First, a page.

Yumiko Kanke, School of Plant, Environmental, and Soil Sciences, Louisiana State University, Baton Rouge, LA, Brenda Tubana, School of Plant, Environmental, and Soil Sciences, Louisiana State University AgCenter, Baton Rouge, LA, Marilyn Sebial Dalen, School of Plant, Environmental, and Soil Sciences, LSU Agricultural Center - Baton Rouge, Baton Rouge, LA, Josh Lofton, Plant and Soil Science, Oklahoma State University, Stillwater, OK and Howard Viator, Sugar Research Station, LSU AgCenter, St. Gabriel, LA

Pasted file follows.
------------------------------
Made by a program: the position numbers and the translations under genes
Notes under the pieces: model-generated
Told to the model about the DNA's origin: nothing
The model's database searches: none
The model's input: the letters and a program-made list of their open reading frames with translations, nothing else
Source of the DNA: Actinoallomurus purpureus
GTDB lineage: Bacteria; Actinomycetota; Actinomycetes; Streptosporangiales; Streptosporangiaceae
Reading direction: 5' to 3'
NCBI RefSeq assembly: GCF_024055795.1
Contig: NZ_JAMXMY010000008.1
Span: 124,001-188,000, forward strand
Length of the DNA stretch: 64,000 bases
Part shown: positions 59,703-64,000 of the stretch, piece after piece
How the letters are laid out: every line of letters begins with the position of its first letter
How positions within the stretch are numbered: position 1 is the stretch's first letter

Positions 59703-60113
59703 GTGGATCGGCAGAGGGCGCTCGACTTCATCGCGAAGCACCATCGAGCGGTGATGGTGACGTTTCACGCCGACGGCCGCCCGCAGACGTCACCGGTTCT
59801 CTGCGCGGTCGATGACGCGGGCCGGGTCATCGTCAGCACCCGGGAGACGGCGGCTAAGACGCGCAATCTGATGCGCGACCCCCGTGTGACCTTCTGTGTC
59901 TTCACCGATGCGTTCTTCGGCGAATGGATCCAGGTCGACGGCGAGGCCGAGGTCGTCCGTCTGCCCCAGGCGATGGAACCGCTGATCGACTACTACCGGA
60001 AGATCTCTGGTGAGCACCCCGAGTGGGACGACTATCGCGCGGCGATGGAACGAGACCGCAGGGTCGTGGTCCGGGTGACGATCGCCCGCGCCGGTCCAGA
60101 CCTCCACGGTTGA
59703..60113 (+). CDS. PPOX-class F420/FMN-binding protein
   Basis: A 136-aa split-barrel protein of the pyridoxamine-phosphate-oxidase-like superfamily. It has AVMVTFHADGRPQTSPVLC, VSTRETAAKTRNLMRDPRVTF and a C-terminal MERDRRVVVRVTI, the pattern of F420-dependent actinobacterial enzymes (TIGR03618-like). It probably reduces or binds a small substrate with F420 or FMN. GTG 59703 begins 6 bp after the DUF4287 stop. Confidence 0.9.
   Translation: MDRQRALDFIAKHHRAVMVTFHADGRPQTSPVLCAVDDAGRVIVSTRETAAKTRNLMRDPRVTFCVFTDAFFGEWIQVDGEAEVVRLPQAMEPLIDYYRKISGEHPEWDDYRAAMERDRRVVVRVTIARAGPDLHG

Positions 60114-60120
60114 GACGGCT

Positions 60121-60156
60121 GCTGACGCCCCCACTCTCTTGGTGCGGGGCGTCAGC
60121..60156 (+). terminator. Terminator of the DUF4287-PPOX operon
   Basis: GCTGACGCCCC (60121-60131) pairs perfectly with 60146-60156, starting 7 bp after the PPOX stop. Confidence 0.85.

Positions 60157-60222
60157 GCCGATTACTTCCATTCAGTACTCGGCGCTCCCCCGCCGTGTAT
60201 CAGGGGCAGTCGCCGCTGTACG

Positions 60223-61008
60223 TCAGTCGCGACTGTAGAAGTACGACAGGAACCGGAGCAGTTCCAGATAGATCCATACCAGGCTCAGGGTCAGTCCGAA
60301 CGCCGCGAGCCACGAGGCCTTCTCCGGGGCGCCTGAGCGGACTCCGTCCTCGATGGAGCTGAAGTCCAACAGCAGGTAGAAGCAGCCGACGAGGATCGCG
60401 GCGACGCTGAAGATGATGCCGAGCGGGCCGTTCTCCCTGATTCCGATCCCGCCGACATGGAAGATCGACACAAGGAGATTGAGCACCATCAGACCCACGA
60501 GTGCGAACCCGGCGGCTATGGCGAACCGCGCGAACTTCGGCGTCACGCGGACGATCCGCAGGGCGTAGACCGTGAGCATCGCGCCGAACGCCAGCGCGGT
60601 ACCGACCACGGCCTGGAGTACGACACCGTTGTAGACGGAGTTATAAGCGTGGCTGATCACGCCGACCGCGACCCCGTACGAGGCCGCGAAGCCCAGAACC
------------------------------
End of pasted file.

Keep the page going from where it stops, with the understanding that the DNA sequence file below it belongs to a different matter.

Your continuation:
Since sugarcane is a semi-perennial crop, its nitrogen (N) recommendation is commonly refined based on crop age and soil texture in Louisiana production systems. However, this method can over- or underestimate cane N rate requirements due to temporal and spatial variability. Several researchers have demonstrated the use of mid-season plant N response to refine N rate recommendation. The objective of this study was to evaluate and relate the early-season response to N fertilization (RI) of select agronomic variables (dry biomass, tiller number, and canopy height) to RI of measured sugar yield at harvest of three sugarcane varieties (HoCP 96-540, L 01-283, and L 99-226). A variety x N (0, 45, 90 and 135 kg N ha-1) trial was established at the LSU AgCenter Sugar Research Station in St. Gabriel and New Iberia Research Station in Jeanerette, LA from 2010 to 2012. Biomass, tiller number, and %N were measured once a week for four consecutive weeks from three weeks after N fertilization (WKN). At harvest, sugar yield was collected and its N response was compared with mid-season measured agronomic parameters. Nitrogen response of sugar yield was highly variable and high N supply did not necessarily translate to high sugar yield and vice versa. The positive correlations between N response of agronomic variables (sugar, r = 0.7, and cane, r = 0.69) collected at 5 WKN and N response of sugar and cane yield at harvest were considered notable. Sugar and stalk yield increase due to N was also correlated to RIN% at 4WKN. The findings of this study demonstrated the importance of projecting N response in sugar yield and the potential of using N responses of agronomic variables measured early in the season for refining N rate recommendation.